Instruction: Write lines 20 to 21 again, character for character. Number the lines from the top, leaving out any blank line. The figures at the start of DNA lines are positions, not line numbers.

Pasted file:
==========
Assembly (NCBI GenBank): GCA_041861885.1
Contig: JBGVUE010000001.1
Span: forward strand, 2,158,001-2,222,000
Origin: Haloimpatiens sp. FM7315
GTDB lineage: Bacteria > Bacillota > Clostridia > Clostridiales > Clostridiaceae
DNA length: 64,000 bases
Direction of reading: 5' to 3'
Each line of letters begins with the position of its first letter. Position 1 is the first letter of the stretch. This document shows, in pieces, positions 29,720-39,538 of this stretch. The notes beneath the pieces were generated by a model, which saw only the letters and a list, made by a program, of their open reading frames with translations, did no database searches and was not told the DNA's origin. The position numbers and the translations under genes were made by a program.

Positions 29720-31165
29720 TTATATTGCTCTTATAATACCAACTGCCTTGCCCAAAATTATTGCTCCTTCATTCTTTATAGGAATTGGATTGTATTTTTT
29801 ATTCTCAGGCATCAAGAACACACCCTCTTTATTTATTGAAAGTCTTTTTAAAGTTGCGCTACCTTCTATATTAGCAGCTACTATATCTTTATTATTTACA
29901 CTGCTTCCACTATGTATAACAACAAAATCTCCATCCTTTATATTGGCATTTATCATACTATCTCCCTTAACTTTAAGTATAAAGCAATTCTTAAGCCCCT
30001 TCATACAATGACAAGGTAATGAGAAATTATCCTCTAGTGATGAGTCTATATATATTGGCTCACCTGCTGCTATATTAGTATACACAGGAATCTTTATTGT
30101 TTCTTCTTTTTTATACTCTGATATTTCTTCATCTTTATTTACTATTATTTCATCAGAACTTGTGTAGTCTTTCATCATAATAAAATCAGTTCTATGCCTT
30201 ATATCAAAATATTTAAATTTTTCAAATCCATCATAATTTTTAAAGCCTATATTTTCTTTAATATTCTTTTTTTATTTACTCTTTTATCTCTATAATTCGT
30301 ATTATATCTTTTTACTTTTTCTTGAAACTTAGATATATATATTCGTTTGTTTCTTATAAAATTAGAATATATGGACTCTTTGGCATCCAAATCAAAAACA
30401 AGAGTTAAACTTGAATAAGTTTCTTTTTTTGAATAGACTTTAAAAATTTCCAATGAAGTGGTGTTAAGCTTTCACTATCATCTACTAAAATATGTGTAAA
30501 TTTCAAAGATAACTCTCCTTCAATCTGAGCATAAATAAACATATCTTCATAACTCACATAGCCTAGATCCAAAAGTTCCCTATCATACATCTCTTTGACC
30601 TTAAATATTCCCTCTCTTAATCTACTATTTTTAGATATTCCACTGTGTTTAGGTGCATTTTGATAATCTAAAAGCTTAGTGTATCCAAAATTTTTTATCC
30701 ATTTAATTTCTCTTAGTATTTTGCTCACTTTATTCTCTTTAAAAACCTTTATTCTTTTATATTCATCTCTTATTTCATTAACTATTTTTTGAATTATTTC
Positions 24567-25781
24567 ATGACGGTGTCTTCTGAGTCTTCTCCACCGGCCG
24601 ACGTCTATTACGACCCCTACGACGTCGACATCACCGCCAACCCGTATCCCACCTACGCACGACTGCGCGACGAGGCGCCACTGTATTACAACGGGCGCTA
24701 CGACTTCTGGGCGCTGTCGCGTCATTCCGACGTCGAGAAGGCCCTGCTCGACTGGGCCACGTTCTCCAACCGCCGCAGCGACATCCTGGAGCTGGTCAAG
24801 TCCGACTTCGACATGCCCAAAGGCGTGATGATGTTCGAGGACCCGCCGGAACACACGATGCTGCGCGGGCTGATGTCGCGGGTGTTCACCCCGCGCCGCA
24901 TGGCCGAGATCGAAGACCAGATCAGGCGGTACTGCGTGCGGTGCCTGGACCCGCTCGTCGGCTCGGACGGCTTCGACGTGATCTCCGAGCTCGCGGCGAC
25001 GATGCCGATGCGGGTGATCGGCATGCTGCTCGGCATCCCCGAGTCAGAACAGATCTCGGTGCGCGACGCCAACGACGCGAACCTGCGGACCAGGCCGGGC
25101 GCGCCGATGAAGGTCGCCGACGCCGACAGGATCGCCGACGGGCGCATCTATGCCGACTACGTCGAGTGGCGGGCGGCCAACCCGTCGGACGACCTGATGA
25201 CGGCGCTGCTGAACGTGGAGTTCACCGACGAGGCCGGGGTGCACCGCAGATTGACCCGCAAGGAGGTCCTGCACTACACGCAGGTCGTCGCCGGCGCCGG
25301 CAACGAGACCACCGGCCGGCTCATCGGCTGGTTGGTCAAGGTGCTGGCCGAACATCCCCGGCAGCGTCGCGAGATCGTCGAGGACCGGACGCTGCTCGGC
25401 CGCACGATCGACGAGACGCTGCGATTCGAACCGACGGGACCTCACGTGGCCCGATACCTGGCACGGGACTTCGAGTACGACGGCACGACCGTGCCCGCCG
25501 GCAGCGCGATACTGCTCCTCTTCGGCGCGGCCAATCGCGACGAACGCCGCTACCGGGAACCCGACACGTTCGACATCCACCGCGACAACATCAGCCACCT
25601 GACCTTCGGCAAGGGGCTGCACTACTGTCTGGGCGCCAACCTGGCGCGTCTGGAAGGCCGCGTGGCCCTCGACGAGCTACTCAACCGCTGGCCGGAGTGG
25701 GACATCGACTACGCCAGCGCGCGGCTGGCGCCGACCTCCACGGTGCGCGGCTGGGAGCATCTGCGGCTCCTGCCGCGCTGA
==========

30701 ATTTAATTTCTCTTAGTATTTTGCTCACTTTATTCTCTTTAAAAACCTTTATTCTTTTATATTCATCTCTTATTTCATTAACTATTTTTTGAATTATTTC
Positions 24567-25781